- Visit a Branch or Apply Online: Some banks allow you to open an account online, while others may require you to visit a branch. If you’re applying online, you’ll need to provide your personal information, agree to the terms and conditions, and possibly make an initial deposit.
- Prepare Your Identification: You will need to present valid identification to open an account. This can include a Canadian driver’s license, Canadian passport, Canadian Social Insurance Number (SIN), and proof of address (like a utility bill). The exact requirements can vary, so check with your chosen bank.
- Fill Out an Application: You’ll need to complete an application to open your account. This typically involves providing your personal information, such as your name, address, employment information, and social insurance number. You may also be asked to provide information about your financial situation.
- Deposit Money into Your Account: After your application has been approved, you’ll need to deposit money into your new account. The minimum deposit required will depend on the bank and the type of account.
- Set Up Features: After your account is opened, you can set up any additional features you may want, such as online banking, mobile banking, or overdraft protection.
- Understand the Fees: Make sure you understand any fees associated with your account, such as monthly fees, ATM fees, and overdraft fees. Some banks may waive these fees if you maintain a certain minimum balance in your account.
Understanding Fees and Charges
When choosing a chequing account, it’s important to understand the fees and charges associated with it. Here are some common fees to look out for:
Non-Sufficient Funds (NSF) Fee
An NSF fee is charged when you don’t have enough money in your account to cover a transaction. This fee can range from $25 to $50 per transaction. It’s important to keep track of your account balance and avoid overdrafts to avoid these fees.
Make sure the chequing account you choose has an ATM network that is convenient for you. Some banks have a large network of ATMs, while others have a smaller network. If you frequently use ATMs, it’s important to choose an account that has a network that is accessible to you.
Some banks charge ATM fees when you use an ATM that is not in their network. These fees can range from $1.50 to $5 per transaction. If you frequently use ATMs that are not in your bank’s network, it’s important to choose an account that has low or no ATM fees.
Frequently Asked Questions
Which is the best bank to bank with in Canada?
Deciding on the best bank to bank with in Canada depends on your personal needs and preferences. Some of the top banks in Canada include Simplii, Tangerine, Royal Bank of Canada (RBC), Toronto-Dominion Bank (TD), and Bank of Montreal (BMO). Each bank offers different features and benefits, so it’s important to do your research and compare them before making a decision.
What are the best banks for chequing accounts?
The best banks for chequing accounts in Canada vary depending on your needs. Some banks that offer great chequing account options include Tangerine, Simplii Financial, and Scotiabank. Tangerine and Simplii Financial are online banks that offer no-fee chequing accounts, while Scotiabank offers a variety of chequing account options with low fees.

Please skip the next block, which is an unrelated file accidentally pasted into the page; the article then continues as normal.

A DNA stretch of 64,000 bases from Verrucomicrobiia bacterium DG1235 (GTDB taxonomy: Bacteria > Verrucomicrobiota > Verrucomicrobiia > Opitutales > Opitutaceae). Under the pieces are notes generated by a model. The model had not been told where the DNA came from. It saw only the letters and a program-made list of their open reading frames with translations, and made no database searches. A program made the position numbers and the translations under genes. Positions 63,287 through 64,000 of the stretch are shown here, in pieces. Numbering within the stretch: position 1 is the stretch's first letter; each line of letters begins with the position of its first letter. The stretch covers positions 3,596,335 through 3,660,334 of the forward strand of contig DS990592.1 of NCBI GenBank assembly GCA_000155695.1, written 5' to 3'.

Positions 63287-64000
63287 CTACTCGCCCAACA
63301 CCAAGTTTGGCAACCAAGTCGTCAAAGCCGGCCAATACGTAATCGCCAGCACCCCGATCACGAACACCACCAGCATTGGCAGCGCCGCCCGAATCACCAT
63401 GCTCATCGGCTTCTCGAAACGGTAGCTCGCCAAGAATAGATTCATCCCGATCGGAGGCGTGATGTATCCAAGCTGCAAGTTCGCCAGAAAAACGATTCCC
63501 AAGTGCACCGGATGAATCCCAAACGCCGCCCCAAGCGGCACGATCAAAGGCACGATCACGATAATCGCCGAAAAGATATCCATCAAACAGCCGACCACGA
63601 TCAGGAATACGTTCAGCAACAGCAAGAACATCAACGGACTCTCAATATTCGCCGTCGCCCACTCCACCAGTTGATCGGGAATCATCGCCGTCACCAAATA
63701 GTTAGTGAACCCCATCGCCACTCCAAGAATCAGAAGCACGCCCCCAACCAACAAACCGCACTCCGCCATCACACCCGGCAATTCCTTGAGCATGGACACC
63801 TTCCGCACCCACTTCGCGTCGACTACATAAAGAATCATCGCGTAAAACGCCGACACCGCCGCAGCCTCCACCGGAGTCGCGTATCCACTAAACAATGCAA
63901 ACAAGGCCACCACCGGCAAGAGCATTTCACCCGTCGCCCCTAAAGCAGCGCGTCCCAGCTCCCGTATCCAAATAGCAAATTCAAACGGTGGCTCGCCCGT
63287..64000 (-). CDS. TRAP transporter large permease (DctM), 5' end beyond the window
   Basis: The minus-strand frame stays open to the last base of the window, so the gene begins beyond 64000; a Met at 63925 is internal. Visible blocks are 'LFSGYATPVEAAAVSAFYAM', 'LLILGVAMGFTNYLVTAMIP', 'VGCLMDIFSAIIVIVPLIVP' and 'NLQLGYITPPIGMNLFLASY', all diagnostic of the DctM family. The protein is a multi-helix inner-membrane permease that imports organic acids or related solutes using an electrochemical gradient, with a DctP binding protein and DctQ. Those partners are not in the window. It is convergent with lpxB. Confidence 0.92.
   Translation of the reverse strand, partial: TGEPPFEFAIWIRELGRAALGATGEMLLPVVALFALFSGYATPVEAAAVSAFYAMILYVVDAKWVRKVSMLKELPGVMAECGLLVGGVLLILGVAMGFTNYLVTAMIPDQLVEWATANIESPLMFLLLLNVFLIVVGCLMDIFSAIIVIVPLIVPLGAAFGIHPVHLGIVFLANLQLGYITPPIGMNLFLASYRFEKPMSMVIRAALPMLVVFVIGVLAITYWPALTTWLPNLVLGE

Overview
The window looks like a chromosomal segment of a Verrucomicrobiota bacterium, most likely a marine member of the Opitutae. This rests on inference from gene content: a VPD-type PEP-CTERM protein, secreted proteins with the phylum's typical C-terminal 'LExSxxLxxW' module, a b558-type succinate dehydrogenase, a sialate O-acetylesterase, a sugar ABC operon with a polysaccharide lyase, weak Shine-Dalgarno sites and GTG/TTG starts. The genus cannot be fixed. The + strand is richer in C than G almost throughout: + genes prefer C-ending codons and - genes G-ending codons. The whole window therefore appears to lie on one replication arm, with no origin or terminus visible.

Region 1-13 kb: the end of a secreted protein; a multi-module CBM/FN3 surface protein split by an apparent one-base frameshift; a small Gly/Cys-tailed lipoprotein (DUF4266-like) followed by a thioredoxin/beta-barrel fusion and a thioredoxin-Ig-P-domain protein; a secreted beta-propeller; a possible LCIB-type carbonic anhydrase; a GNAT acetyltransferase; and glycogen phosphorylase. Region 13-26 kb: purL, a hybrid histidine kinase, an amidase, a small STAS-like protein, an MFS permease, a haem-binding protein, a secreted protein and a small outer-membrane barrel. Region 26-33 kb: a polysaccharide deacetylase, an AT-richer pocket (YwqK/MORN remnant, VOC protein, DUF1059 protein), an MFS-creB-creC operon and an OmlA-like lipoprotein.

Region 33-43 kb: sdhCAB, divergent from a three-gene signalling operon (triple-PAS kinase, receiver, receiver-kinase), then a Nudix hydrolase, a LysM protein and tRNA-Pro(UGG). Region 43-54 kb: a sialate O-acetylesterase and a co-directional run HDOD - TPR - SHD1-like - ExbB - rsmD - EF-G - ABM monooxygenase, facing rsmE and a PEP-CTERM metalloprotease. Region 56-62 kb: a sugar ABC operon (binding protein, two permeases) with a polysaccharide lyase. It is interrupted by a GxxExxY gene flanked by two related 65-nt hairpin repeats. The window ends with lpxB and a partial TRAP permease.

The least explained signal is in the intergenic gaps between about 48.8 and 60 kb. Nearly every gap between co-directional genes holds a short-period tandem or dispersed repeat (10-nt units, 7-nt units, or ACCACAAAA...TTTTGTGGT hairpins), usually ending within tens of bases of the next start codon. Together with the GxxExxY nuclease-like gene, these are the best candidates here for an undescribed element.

Are chequing accounts free?
Not all chequing accounts are free. Some banks charge monthly fees for their chequing accounts, while others offer no-fee options. Online banks like Tangerine and Simplii Financial typically offer no-fee chequing accounts, while traditional banks like RBC and TD may charge monthly fees for their accounts.
How Many Chequing Accounts Do You Need?
In general, one chequing account will do for the average individual. It’s most common to use it for paying bills, depositing paychecks, and making everyday purchases.
Once you have that opened up, adding in a savings account is the usual next step. Since saving accounts have higher interest rates, it’s best to move any money earmarked for special purposes into that account.
Now the only time another chequing account should suffice is if you’re a business owner. Separate accounts are necessary for entrepreneurs to keep their business and individual income and expenses apart from each other.
Does Wealthsimple Have a Chequing Account?
Wealthsimple started as a way to provide investment services without all the high fees. Since its inception, the company has grown to include commission-free stock trading, tax filing services, and even investments in cryptocurrency.
Its Wealthsimple Cash product allows users to send and receive money from anyone within their contact list within seconds. However, it isn’t a chequing or savings account. Instead, it’s a P2P payment platform meant to allow users to securely move money without account fees.
In addition to money transfers, Wealthsimple offers the Cash card, a card similar to a prepaid debit card that earns 5% cash back on purchases.
The company plans to expand the Cash platform in the future with bill payment features and Apple/Google Pay. They also hope to set up free ATM withdrawals, reimbursing any charges associated with taking money out up to a certain limit.
Other plans include direct depositing paychecks and waiving foreign transaction fees.
While Wealthsimple Cash is not a chequing account, the plans for the future make it seem like they’re leaning towards starting an almost pseudo-like chequing account feature. Dependent upon its success and reception, Wealthsimple may offer its own chequing and savings accounts in the future.
You probably never thought opening a chequing account would come with so many different options. Between online-only and brick-and-mortar banks, choosing the right account to fit into your lifestyle and your budget can be tricky.
Depending on your current situation, there are chequing accounts for all types of people. Seniors, students, and everybody in between can find something that’s just right. If you’re still trying to find the best fit, check out these top no-fee bank accounts in Canada.